Nobel-prize winning novelist Elie Wiesel has informed Hungary’s parliamentary speaker that he is repudiating a Hungarian state honour he received in 2004.
In a letter addressed to House Speaker Laszlo Kover and seen by MTI on Monday, the Holocaust-survivor Wiesel criticised the Hungarian government for participating in attempts for the reburial of ethnic Hungarian author Jozsef Nyiro.
“It is with profound dismay and indignation that I learned of your participation, together with Hungarian Secretary of State for Culture Geza Szocs and far-right Jobbik party leader Gabor Vona, in a ceremony in Romania honouring Jozsef Nyiro, a member of the National Socialist Arrow Cross Parliament,” Wiesel said in the letter.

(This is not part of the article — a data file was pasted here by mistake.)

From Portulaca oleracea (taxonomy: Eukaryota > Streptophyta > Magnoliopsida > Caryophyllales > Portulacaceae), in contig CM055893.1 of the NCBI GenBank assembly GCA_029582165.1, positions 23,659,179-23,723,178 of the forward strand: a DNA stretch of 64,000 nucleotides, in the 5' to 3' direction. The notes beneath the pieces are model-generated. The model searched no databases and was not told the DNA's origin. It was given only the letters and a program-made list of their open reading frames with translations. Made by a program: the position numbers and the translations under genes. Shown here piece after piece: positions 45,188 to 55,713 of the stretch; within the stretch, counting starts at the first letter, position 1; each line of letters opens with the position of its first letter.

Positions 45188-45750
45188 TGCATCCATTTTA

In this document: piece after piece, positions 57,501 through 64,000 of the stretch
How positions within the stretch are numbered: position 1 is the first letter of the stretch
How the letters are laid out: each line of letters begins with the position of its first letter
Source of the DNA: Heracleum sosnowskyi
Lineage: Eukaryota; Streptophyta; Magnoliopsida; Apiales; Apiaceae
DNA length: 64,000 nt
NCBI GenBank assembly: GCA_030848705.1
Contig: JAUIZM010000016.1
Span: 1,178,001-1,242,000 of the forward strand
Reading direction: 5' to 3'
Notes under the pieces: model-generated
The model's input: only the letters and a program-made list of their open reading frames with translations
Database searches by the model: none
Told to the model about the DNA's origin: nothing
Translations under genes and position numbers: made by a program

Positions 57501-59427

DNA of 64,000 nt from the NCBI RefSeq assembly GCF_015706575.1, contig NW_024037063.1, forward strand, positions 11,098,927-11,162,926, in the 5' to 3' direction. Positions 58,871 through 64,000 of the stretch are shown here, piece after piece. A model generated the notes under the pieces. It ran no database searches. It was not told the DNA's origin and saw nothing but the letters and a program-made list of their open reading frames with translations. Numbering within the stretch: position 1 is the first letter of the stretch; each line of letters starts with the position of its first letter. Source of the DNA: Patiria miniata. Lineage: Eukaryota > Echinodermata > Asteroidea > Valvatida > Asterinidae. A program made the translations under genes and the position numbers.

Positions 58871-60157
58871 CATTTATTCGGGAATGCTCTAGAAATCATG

He added that he was outraged that Kover had participated in a ceremony honouring “a fascist ideologue of the [interwar Regent of Hungary Miklos] Horthy and Szalasi regimes”. He said he was also distressed by news that public spaces were being named after Horthy, that Albert Wass and other figures who collaborated heavily with the wartime fascist regime were being rehabilitated and that authors with far-right ideas were included in the Hungarian school curriculum.
Elie Wiesel was presented with the Republic of Hungary’s Order of Merit, Grand Cross, by president Ferenc Madl in 2004.
In May, Nyiro’s reburial was postponed, however, Kover attended a religious commemoration in Romania’s Szekler Land held in honour of the writer. Kover said that the planned reburial of the controversial author and one-time Catholic priest would be “an act of piety”.
Editor’s Note: Below is the letter Wiesel sent. Also note that an earlier version of this story incorrectly identified Wiesel as “Hungarian-born”; Instead, he was born in Transylvania after it was ceded to Romania.